Posted in Books, Music, Uncategorized

Word Crimes


Numbers never seemed to make as much sense as letters. My brother’s a math guy. I actually had a math teacher ask which one of us was adopted.

I do love to learn. Love writing.

Learning isn’t just brick and mortar-centered; learning is everywhere, if you choose to find it, or let it find you.

Weird Al” Yankovic’s latest release, Mandatory Fun (RCA Records) gives us 12 hilarious, unforgettable spoofs, altering Royals by Lorde to Foil for all you conspiracy lovers; Inactive instead of Radioactive by Imagine Dragons,and mixing-up Pharrell Williams’ Happy, oops, now it’s Tacky; and
adjusts those Robin Thicke infamous Blurred Lines to Word Crimes, becoming the supreme grammar Nazi.

Wow, “Weird Al” sure turned into a big dic, um, tionary.

I adore “Weird Al”, even now I’m singing Amish Paradise and know from there I’ll move on to Jurassic Park, then Angry White Boy Polka followed closely by eBay, Spam, Like A Surgeon, First World Problems, Canadian Idiot, and more.


1eng3Watching the video for Word Crimes by “Weird Al” reminded me of all the amazingly fun children’s literature out there, most of which teaches, even if it’s subtle, like adding veggies to mac’n’cheese or chicken nuggets.
If you’re trying to teach, make it fun. Authors like: Greg Tang, Lynne Truss, Cindy Neuschwander, Loreen Leedy, Amy Axelrod, Marilyn Burns, Ann McCallum, etc. explain math, grammar, and so much more in straightforward and amusing ways. For example, Don’t Dangle Your Participle by Vanita Oelschlager and Mike Desantis (Vanita Books; – turns out the title is a little misleading, but makes sense because it’s for children, it’s actually about grammar. A fun way to teach essential skills. If books like this had existed when I was in school I might have been tempted to pay more attention.
Maybe not, Charlie Brown’s teacher sounded exactly like mine, at least to me.


The best thing about children’s literature?1eng10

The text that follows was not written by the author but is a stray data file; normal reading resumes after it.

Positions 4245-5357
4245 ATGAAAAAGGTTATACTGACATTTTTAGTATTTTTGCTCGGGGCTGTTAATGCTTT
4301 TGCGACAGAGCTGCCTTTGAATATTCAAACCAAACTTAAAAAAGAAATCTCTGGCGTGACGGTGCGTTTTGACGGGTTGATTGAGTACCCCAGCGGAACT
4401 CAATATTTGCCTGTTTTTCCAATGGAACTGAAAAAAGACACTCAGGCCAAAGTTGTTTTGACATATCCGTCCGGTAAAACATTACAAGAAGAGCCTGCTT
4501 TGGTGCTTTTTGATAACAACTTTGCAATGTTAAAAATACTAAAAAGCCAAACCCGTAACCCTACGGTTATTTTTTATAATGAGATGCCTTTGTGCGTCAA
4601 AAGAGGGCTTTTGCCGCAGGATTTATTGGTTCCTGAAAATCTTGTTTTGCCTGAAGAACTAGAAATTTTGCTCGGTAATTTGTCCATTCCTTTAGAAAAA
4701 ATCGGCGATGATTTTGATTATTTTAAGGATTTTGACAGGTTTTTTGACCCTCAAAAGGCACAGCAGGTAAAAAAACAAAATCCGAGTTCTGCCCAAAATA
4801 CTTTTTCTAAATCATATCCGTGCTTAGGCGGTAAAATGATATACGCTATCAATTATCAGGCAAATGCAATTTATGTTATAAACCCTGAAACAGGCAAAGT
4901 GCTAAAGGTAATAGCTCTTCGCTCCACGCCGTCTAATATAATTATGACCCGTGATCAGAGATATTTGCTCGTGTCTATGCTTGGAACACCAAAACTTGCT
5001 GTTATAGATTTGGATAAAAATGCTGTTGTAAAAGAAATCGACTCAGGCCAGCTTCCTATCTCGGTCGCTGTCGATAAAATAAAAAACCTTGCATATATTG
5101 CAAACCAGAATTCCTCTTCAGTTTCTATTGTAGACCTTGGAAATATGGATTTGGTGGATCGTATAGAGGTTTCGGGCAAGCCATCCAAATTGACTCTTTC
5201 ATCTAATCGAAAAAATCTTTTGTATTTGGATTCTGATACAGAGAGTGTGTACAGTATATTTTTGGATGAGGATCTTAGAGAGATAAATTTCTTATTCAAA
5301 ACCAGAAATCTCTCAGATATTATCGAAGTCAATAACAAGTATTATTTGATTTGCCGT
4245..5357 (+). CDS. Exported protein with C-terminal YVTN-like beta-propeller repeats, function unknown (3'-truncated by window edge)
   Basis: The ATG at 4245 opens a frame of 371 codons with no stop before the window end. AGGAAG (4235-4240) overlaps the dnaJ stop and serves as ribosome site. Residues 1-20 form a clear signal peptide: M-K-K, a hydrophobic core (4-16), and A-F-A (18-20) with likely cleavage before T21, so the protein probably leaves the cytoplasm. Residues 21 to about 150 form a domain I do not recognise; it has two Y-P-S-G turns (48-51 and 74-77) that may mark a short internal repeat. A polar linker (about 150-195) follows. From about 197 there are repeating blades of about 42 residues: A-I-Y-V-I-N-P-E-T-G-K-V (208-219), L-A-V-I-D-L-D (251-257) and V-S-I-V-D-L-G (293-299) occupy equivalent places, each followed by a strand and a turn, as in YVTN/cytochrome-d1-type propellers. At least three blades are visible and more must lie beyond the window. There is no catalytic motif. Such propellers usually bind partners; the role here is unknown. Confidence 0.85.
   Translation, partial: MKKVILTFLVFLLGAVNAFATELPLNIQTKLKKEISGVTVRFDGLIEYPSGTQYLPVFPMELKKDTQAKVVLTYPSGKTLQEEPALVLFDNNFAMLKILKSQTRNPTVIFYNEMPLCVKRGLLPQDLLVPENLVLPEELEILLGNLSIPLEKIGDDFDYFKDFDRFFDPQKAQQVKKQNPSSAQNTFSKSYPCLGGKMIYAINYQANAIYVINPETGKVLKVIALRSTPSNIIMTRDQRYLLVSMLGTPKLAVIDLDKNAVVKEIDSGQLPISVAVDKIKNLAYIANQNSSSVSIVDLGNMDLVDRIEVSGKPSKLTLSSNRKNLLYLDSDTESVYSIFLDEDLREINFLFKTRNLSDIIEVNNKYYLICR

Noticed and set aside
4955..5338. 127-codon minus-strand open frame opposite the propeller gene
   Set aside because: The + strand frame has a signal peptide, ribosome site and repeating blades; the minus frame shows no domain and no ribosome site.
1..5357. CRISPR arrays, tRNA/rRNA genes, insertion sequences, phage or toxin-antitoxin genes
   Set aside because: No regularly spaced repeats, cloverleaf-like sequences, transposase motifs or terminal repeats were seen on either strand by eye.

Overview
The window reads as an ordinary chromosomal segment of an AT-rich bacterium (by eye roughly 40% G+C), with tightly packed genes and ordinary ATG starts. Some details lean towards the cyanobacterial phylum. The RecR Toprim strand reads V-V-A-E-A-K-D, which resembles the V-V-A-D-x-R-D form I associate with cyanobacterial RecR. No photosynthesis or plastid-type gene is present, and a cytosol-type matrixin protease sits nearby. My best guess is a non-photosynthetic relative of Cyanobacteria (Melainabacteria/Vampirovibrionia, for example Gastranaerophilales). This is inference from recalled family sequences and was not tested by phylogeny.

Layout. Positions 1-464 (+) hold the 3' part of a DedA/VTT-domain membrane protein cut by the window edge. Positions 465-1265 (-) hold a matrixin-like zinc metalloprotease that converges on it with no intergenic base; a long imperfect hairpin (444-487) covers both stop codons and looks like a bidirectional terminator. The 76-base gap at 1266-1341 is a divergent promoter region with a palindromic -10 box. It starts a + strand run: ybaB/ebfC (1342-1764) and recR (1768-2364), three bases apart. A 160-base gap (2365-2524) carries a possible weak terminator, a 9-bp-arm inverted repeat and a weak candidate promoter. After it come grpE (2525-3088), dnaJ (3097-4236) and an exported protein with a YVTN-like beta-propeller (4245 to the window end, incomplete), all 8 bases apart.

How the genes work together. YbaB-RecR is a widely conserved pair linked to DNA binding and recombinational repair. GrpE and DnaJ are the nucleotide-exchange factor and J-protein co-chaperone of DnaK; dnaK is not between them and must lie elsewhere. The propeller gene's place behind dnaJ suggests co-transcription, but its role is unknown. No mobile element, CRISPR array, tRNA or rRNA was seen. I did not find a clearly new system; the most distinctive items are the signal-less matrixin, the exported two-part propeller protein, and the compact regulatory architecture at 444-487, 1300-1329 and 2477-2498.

It gives a child joy, hope, understanding, life information, lessons, compassion, empathy, and so much more while traveling to Oz, Neverland, mysterious islands, finding treasure, finding friendship, battling mythical creatures, fighting pirates, or learning to be a wizard.

They can visit the past or the future, go to space, into the corners of their own house, garden, barnyard, or imagination.

Visit a chocolate factory, have a series of unfortunate events, have a terrible horrible day while it rains meatballs and pancakes.

Travel down a river, land a plane, save the world, save the environment, save the universe, or save Christmas while finally trying green eggs and ham.

Be King of all the Wild Things then visit a magical kingdom. All the while, learning.


“Weird Al” and all these authors clearly want to make money and write, but they have a point, when we learn something when we’re happy and having fun, it stays with us, in a positive way.

So have some mandatory fun; sometimes participles dangle, the world’s an imperfect place.



Very me

7 thoughts on “Word Crimes

  1. Great post! As an English teacher, I love every word and reference. One of my former students writes and illustrates childrens’ books. When I was a teenager, I wrote and illustrated a book about a runaway carousel horse. I wish I had kept it. I met Roald Dahl one day at Eddie Albert’s house,and it turned out to be an unusual experience.


    1. Thank you. I bet meeting Roald Dahl was an unusual experience, but, and I may be incorrect, I assume Eddie Albert was lovely.
      I know what you mean, I’ve written some things over the years I’d wished I’d kept as well. Perhaps you can recreate it.
      Thanks for dropping by, always nice to hear from you. 🙂


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